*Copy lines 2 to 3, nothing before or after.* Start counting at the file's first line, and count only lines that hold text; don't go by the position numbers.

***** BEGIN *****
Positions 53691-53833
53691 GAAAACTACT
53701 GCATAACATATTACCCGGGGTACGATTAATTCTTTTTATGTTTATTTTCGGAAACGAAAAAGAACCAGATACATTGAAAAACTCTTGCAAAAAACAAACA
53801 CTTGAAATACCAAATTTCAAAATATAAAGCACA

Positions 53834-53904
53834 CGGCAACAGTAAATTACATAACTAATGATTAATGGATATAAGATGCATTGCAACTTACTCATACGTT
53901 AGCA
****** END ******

53691 GAAAACTACT
53701 GCATAACATATTACCCGGGGTACGATTAATTCTTTTTATGTTTATTTTCGGAAACGAAAAAGAACCAGATACATTGAAAAACTCTTGCAAAAAACAAACA